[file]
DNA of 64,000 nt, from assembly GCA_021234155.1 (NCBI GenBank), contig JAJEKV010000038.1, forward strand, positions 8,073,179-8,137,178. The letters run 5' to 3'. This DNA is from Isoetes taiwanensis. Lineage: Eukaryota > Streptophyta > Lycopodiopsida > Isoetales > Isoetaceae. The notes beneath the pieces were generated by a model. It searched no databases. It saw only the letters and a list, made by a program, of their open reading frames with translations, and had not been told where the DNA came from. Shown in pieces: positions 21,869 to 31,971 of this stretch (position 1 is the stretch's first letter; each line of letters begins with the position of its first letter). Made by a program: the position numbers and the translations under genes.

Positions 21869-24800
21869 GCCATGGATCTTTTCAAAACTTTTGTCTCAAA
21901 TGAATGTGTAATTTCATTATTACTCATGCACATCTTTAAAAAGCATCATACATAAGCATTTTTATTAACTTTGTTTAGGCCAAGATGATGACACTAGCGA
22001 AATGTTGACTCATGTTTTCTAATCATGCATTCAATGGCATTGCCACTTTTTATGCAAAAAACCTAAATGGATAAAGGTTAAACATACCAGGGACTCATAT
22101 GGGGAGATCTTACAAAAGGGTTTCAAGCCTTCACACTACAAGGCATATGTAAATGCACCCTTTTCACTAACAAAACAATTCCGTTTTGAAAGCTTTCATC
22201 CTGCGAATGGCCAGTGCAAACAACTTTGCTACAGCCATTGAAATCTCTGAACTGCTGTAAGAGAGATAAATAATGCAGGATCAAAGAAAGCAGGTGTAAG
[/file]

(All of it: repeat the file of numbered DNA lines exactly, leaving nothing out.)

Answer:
DNA of 64,000 nt, from assembly GCA_021234155.1 (NCBI GenBank), contig JAJEKV010000038.1, forward strand, positions 8,073,179-8,137,178. The letters run 5' to 3'. This DNA is from Isoetes taiwanensis. Lineage: Eukaryota > Streptophyta > Lycopodiopsida > Isoetales > Isoetaceae. The notes beneath the pieces were generated by a model. It searched no databases. It saw only the letters and a list, made by a program, of their open reading frames with translations, and had not been told where the DNA came from. Shown in pieces: positions 21,869 to 31,971 of this stretch (position 1 is the stretch's first letter; each line of letters begins with the position of its first letter). Made by a program: the position numbers and the translations under genes.

Positions 21869-24800
21869 GCCATGGATCTTTTCAAAACTTTTGTCTCAAA
21901 TGAATGTGTAATTTCATTATTACTCATGCACATCTTTAAAAAGCATCATACATAAGCATTTTTATTAACTTTGTTTAGGCCAAGATGATGACACTAGCGA
22001 AATGTTGACTCATGTTTTCTAATCATGCATTCAATGGCATTGCCACTTTTTATGCAAAAAACCTAAATGGATAAAGGTTAAACATACCAGGGACTCATAT
22101 GGGGAGATCTTACAAAAGGGTTTCAAGCCTTCACACTACAAGGCATATGTAAATGCACCCTTTTCACTAACAAAACAATTCCGTTTTGAAAGCTTTCATC
22201 CTGCGAATGGCCAGTGCAAACAACTTTGCTACAGCCATTGAAATCTCTGAACTGCTGTAAGAGAGATAAATAATGCAGGATCAAAGAAAGCAGGTGTAAG